Nearly 315,000 of those veterans served during wartime and some are too disabled to work or are senior citizens and have limited income.
These former military service members were given a promise and they rely on their VA benefits for daily living.
For thousands of veterans with disabilities, a delay in VA benefits is not just about income—it's about outcomes: the difference between getting out of bed, dressing, eating and showering or not being able to do those things.
These veterans share the same financial concerns as most other Americans: paying rent, buying food, sustaining a family, etc. But for those with severe disabilities, such as spinal cord injury, amputations or traumatic brain injury, living normally comes at a cost. And for many, that cost is the monthly expense of having an attendant come into their homes for the purpose of assisting them with the activities of daily living, such as getting out of bed, dressing, eating, showering, tending to Mother Nature, etc.
For those relying on VA compensation or pension payments to cover these necessary expenses, these benefits are not about money—they're about life and wellness.
Many of these veterans would not have such need but for their combat service. According to a February 2013 Congressional Research Report, over 50,450 service members were wounded in action during Operations Enduring Freedom/Iraqi Freedom/New Dawn, including 1,493 suffering major amputations and 6,476 incurring a severe TBI. Of the 10,979 combat casualties that were evacuated, more than 598 were for spinal injuries by the end of 2009. Taken from the abstract, every individual behind these statistics suffered profound loss, in the form of a limb or function or mental cognition; losses that would ideally be mitigated by access to resources. These men and women will now face challenges presented by a new loss—diminished quality of life, as the government shutdown looms.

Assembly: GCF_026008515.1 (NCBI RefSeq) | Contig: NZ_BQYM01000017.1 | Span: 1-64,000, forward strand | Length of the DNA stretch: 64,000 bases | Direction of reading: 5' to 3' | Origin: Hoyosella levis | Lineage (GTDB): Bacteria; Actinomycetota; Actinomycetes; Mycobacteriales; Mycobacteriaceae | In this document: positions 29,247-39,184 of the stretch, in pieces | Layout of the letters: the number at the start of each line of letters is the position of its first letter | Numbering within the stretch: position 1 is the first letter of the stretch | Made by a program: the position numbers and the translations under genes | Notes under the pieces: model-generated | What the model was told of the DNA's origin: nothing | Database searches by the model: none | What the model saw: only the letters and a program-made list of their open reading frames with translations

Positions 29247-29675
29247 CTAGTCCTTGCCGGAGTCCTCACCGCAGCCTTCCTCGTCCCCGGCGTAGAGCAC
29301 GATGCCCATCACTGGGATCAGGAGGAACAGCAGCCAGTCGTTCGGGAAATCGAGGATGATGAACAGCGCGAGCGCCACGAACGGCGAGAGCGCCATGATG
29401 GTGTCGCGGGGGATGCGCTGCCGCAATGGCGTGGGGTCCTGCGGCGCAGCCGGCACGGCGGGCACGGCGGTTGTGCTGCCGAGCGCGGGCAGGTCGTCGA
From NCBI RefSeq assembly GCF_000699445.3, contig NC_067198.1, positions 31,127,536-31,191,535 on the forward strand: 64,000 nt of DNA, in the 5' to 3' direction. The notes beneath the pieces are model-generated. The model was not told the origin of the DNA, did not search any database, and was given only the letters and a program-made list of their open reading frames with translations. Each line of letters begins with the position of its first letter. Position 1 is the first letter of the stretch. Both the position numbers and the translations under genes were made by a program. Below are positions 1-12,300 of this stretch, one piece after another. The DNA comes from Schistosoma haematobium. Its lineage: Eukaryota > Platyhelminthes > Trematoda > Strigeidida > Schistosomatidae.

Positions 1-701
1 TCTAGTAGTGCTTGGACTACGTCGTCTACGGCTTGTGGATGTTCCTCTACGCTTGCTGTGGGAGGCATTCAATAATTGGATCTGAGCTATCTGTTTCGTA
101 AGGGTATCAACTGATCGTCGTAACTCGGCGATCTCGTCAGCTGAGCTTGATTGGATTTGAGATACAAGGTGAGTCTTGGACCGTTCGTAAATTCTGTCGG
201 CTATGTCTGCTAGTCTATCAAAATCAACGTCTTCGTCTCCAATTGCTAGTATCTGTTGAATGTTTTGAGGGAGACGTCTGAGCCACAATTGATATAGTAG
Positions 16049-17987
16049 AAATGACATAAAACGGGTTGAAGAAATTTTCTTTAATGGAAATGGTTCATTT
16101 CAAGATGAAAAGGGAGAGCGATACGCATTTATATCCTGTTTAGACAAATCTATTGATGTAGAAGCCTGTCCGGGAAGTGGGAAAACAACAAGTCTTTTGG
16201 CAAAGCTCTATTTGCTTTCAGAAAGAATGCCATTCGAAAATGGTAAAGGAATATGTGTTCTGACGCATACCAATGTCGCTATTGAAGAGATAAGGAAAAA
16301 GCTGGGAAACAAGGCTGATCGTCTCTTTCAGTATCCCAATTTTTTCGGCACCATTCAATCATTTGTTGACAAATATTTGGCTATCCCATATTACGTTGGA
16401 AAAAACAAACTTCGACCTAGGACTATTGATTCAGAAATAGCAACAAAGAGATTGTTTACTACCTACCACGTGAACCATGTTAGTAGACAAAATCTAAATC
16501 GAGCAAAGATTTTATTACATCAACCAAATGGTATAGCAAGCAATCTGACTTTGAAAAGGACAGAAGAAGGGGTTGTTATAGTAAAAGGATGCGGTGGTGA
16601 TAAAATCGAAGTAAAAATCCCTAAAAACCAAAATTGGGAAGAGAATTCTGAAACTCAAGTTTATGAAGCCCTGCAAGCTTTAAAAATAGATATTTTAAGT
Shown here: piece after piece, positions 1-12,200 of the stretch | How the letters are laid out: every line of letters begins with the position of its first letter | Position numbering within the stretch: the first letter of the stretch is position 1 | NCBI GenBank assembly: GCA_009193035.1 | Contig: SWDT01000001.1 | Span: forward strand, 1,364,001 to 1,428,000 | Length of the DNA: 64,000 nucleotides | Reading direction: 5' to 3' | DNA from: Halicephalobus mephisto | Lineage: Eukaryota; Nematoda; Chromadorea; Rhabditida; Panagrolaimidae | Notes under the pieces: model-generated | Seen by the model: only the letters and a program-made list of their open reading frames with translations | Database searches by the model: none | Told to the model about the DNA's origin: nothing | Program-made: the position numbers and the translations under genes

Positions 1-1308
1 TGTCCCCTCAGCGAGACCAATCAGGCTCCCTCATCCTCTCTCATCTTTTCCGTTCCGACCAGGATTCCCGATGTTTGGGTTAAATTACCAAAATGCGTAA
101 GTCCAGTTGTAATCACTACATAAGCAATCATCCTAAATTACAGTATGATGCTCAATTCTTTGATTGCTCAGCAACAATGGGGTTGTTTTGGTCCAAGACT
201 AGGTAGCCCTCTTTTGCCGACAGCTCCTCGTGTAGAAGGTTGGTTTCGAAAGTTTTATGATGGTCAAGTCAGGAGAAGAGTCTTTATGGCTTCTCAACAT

However, veterans and veteran advocates across the country know all too well that victory in overcoming a challenge requires strength in numbers, which is why Paralyzed Veterans of America stands behind efforts such as The Military Coalition’s rally today in Washington D.C. These and similar demonstrations of unity should remind our elected representatives that political leveraging at the expense of those who've sacrificed for the Nation is UNACCEPTABLE, and the voices of unrest will be loudly heard until the country and its government demonstrate a commitment to keeping its promise to those who served.
It is unconscionable that Congress decided to shut down the entire federal government, and harm access to needed services by veterans, over unrelated policy differences.
About Paralyzed Veterans of America:
Paralyzed Veterans of America was founded by a group of seriously injured American heroes from the "Greatest Generation" of World War II. They created a nonprofit organization to meet the challenges that they faced back in the 1940s—from a medical community not ready to treat them to an inaccessible world. For more than 67 years, Paralyzed Veterans’ national office and its 34 chapters across the nation have been making America a better place for all veterans and people with disabilities. (www.pva.org)